Alice white clover is our best selling #1 white clover for pastures and grazing. A time proven favorite of many graziers and for wildlife food plots. Alice is a large-leaved, vigorous white clover variety which exhibits a tall growth pattern. It is a well-known, proven white clover that is extremely winter-hardy and grazing tolerant. Alice white clover was the first white clover variety to successfully combine production and persistence when interplanted with grass. In addition, Alice is a legume, which produces its own nitrogen via nitrogen fixation – a symbiotic process in which Rhizobium bacteria in the root nodules “fix” nitrogen. Alice white clover has been widely used in grazing systems and is recognized for its high palatability and nutritive value. Alice comes coated with the Yellow Jacket seed coating which includes inoculant and Zeba.
Alice is adapted to climates of the Northeastern and Midwestern U.S. It also performs well in select regions of Western U.S.
Suggested seeding rates: Seed 2-3 lbs/acre with grass seed. When frost seeding into established grass use 4 lbs/acre.
Approx. seeds/lb.: 800,000
Seeding depth: 1/8 to 1/4″ deep.
Preferred soils: Prefers medium to heavy soils, but can work on most soil types. Optimal pH for growing Alice is 5.5 to 7.5. Adequate levels of calcium, phosphorus, and potash are very important for optimal growth.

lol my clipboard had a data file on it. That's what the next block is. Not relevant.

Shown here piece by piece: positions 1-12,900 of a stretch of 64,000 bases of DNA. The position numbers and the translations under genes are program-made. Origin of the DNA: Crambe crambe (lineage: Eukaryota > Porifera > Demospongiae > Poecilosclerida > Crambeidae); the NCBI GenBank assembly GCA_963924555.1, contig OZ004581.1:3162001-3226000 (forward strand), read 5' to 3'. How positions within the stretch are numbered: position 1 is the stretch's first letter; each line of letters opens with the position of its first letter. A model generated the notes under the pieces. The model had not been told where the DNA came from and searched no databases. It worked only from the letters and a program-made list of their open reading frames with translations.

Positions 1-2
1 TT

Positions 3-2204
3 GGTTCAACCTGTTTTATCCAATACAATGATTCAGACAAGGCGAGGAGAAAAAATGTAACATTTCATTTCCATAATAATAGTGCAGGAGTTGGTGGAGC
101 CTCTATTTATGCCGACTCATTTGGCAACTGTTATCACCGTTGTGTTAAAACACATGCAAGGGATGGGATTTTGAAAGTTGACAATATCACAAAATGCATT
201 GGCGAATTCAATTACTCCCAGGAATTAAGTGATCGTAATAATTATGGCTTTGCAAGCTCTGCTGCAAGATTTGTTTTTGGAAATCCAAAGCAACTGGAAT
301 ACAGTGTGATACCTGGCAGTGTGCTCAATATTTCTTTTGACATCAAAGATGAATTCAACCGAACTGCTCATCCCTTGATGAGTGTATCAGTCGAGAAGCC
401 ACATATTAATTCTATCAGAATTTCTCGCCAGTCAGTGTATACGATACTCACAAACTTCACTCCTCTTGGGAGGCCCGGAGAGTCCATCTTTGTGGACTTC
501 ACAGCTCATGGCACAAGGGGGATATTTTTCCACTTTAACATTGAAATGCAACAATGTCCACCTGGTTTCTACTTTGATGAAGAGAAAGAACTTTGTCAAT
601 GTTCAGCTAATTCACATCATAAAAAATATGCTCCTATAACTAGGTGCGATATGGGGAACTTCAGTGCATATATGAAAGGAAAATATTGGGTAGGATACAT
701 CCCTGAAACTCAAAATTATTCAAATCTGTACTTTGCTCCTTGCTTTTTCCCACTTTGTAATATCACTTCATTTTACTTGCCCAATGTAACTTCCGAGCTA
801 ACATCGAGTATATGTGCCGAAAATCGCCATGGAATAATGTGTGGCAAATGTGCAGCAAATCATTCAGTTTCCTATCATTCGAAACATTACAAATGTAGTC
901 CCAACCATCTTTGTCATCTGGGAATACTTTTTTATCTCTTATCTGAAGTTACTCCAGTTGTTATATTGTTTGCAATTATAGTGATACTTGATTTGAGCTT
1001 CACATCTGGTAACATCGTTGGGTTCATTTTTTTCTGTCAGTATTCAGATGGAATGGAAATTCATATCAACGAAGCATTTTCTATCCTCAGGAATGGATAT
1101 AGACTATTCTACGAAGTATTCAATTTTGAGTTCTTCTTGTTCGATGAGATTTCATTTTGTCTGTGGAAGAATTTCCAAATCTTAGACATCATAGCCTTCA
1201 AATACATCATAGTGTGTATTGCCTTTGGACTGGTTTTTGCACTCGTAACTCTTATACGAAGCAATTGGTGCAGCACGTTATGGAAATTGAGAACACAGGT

Establishment: Alice white clover can be drilled into or broadcast onto a prepared seed bed. It can also be directly seeded into an existing grass sward. In fall, Alice should be planted at least 8 weeks before a killing frost. Frost-seeding in the early spring is effective in northern regions of the U.S.
Management suggestions: Proper management is required to maintain the balance of grass and clover in a pasture. Two tools to control this balance are fertility and pasture height. Nitrogen fertilization promotes grass growth. Initially, a lower pasture height should be maintained to allow sunlight to reach the clover. If the clover begins to dominate the pasture, allowing the pasture height to increase will reduce clover growth. In contrast, if the proportion of clover is low, an increased frequency of harvest will promote clover growth. Proper feed management will help reduce the risk of bloat.